Google Tells Brussels It Needs to Hold on to Users' Search Data

Google defends data policy after warning By Astrid Wendlandt

Google will tell Brussels it needs to hold on to users' search data for up to two years for security and commercial reasons after being warned it could be violating European privacy laws by doing so.

The world's top Internet search engine on Friday said it would respond by June 19 to a letter from a European Union data protection advisory group expressing concern it was keeping information on users' searches for too long.

"The concern of EU law is that a company that collects data on its customers should keep it as long as it is necessary, but not longer," Peter Fleischer, Google's global privacy counsel, told Reuters in a telephone interview.

Google shares were untroubled by the warning, rising 1.7 percent to $482.26 by 1456 GMT.

With every search, Google gathers information about a customer's tastes, interests and beliefs that could potentially be used by third parties such as advertisers, but the company stresses it never passes it on.

Google last week received a letter from the Article 29 working party, a group of national advisory bodies that counsels the EU on privacy policy, which asked the company to justify its data retention practices.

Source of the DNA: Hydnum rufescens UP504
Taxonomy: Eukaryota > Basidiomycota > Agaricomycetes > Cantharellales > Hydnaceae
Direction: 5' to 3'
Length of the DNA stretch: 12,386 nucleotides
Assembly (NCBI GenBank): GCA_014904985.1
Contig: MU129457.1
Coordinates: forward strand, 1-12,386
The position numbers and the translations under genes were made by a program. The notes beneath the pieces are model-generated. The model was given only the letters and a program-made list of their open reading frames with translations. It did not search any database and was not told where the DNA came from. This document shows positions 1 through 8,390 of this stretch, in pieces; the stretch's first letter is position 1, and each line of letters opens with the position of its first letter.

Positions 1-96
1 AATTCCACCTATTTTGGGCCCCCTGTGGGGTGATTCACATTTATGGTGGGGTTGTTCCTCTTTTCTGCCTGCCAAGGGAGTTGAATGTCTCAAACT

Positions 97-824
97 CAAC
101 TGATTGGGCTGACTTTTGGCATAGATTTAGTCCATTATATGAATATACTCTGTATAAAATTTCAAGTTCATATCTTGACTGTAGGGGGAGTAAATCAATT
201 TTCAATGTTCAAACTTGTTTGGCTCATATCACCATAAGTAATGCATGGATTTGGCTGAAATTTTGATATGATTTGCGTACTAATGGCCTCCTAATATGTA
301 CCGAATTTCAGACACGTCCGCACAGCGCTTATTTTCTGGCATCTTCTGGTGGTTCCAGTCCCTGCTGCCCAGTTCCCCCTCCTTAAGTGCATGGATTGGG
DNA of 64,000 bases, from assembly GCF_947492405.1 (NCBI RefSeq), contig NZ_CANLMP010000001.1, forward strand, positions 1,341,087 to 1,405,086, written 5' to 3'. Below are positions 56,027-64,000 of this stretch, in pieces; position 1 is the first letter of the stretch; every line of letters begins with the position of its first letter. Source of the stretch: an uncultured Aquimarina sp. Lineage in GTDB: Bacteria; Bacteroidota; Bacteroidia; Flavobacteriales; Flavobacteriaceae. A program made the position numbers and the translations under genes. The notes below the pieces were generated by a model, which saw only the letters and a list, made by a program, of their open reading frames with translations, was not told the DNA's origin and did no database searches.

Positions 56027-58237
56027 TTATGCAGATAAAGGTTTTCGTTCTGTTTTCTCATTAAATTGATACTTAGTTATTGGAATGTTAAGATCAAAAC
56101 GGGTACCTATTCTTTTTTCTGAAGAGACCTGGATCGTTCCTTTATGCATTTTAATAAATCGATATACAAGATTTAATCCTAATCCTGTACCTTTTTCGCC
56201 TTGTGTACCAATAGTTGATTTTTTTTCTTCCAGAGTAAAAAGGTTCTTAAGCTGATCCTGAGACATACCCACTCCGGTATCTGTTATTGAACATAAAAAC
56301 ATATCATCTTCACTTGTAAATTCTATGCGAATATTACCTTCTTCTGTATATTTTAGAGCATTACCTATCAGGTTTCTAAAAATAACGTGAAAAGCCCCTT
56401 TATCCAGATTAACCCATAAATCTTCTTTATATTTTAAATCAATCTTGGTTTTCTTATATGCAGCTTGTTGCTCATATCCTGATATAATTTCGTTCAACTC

"I will tell the working party that Google needs to hold on to its log database to protect itself and the system from attacks and refine and improve the effectiveness of our search results," Fleischer said.

He said Google, at its own initiative, had decided in March to limit the time it kept engine search information to between 18 and 24 months. The company previously had no set time limit.

He called on rivals Yahoo! and Microsoft to clarify their data retention practices and policies.

"Will the working party focus on other players in the industry?" Fleischer asked.

Copyright 2007 Reuters Limited.

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[TELECOM Digest Editor's Note: So there seems to be a conflict between USA law and practice and those of the European Union. They seem to want data to be purged more often; while the USA wants it kept around for seemingly forever. I wonder how this will be resolved? PAT]

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Astrid Wendlandt
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